Similarly, if there is a thick whitish discharge from the vagina or a rash, especially around the genitals, or abdominal or lower abdominal pain, it is advisable not to underestimate the condition and go for a checkup.

Altered vaginal discharge can signal, for example, bacterial, yeast infections, various viral diseases, or trichomoniasis, a parasitic disease and other more serious diseases.

Cervical cancer is a more serious condition. This cancer is quite a serious disease where one of the symptoms is an unnatural, too-white vaginal discharge and bleeding even outside the menstrual cycle.

Cervical cancer needs to be caught as early as possible. Regular preventive check-ups and appropriate prevention are important. For information on cervical cancer prevention, see Preventing cervical cancer

Vaginal mycosis

Yeast infection, i.e. vaginal mycosis, is very common. Mycoses are a relatively common problem and gynecological disease. This disease is caused by the yeast Candida albicans.

The disease is very unpleasant. There is:

  • severe itching, burning
  • whitish discharge from the vagina
  • smelly discharge

Mycosis can have many causes, especially in external factors. The reason for this can be lack of hygiene, multiple sexual partnersTreatment is quite simple and successful. It usually lasts about a week.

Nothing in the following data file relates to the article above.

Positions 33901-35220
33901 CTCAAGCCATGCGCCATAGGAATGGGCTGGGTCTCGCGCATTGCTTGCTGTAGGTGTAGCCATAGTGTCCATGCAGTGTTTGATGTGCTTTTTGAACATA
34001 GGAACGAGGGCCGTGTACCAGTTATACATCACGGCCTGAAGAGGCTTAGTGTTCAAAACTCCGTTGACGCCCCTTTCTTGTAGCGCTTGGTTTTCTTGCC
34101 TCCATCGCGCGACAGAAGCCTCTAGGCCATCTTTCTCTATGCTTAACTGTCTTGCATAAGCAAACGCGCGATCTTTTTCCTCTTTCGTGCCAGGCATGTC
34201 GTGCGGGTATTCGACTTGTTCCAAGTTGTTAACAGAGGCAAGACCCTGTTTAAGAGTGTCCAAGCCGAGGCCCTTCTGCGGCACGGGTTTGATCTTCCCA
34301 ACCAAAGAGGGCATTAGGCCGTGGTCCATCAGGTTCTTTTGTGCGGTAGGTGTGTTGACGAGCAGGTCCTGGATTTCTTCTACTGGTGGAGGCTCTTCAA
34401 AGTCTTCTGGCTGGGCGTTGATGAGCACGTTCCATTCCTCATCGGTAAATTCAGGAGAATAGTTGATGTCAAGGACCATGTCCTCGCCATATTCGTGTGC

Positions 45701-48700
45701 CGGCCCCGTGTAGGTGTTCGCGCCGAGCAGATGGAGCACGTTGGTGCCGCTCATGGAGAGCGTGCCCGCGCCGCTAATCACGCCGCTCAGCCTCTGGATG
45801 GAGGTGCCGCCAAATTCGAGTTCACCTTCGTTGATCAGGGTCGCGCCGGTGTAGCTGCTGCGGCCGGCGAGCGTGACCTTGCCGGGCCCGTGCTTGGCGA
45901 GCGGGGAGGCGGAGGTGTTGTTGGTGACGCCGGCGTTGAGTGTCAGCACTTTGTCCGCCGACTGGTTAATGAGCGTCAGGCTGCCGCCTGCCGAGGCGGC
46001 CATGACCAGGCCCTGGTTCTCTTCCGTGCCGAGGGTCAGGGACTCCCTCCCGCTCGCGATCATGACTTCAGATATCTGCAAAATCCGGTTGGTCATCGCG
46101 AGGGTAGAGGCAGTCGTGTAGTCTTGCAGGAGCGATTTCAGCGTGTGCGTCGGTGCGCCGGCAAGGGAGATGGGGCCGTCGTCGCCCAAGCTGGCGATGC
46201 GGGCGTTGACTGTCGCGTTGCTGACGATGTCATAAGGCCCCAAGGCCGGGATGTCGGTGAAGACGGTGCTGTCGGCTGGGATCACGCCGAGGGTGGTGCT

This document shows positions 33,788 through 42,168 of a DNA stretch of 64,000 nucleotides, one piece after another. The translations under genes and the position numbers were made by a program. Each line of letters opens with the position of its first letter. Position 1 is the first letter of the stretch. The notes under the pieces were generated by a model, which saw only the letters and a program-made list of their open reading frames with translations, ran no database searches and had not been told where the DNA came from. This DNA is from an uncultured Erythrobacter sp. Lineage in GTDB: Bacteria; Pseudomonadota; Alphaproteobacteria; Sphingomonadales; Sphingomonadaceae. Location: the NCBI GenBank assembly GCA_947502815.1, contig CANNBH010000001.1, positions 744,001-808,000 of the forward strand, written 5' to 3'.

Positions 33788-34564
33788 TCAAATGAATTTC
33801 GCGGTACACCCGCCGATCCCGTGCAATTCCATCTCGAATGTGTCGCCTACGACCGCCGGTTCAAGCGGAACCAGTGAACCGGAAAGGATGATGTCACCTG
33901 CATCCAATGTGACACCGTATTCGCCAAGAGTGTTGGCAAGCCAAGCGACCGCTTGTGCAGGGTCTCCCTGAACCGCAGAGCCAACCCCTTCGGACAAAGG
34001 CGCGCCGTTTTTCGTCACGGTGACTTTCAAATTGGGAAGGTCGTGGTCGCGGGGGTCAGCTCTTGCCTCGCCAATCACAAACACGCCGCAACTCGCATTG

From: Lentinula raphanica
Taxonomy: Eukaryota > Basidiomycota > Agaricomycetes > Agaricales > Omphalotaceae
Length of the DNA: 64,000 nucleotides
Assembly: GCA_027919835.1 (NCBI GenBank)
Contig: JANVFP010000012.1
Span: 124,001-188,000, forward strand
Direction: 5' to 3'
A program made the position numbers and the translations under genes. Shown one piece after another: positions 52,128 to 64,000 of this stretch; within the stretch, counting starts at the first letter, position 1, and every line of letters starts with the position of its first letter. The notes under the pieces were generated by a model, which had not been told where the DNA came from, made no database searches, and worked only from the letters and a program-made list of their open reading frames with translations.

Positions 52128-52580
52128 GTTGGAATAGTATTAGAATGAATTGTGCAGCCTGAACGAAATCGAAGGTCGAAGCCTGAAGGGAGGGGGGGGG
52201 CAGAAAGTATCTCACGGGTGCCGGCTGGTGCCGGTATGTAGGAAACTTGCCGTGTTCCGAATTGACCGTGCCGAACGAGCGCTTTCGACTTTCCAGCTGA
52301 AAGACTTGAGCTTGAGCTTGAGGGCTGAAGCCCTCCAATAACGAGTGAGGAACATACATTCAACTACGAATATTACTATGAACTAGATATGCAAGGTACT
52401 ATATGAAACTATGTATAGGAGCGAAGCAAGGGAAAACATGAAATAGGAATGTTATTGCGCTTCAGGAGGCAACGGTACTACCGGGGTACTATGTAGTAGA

A woman is holding a condom, a man is lying in bed in the background, changing sexual partners as a risk of sexually transmitted diseases and thus mycosis
Multiple sexual partners is a risk factor for mycosis. Photo source: Getty images

Risk factors that influence the development of candidiasis:

  • stress and psychological tension, depression
  • hormonal changes, even during pregnancy or menopause
  • when taking medicines, especially contraceptives or antibiotics
  • frequent change of sexual partners
  • immunity disorder
  • Diabetes
  • Cushing's syndrome
  • Obesity
  • endocrinological diseases such as thyroid disease
  • tumours in the vagina, cervix or uterus
  • insufficient hygiene
  • a foreign body in the vagina, such as a tampon left in the vagina for a long time
  • pH changes after rinses, spermicides, chlorinated water
  • inappropriate clothing, tight underwear, tight trousers
  • allergic reaction, namely contact reaction due to inappropriate laundry or hygiene products
  • swimming in natural water reservoirs

Mycosis can have different names, and yet it is the same disease:

  • yeast infection
  • vaginal candidiasis
  • vaginal mycosis
  • mycotic vulvovaginitis
  • mycotic vaginal infection

Other causes of whitish vaginal fluorine

Woman in black lace lingerie, lace sleeves, hands on belly
Chlamydia infection is a sexually transmitted disease. Photo source: Getty images

In addition to candidiasis, other diseases or problems can also manifest themselves with this symptom. An example is the disease caused by Chlamydia trachomatis. Chlamydia are bacteria, they cause chlamydial cervicitis, that is, inflammation.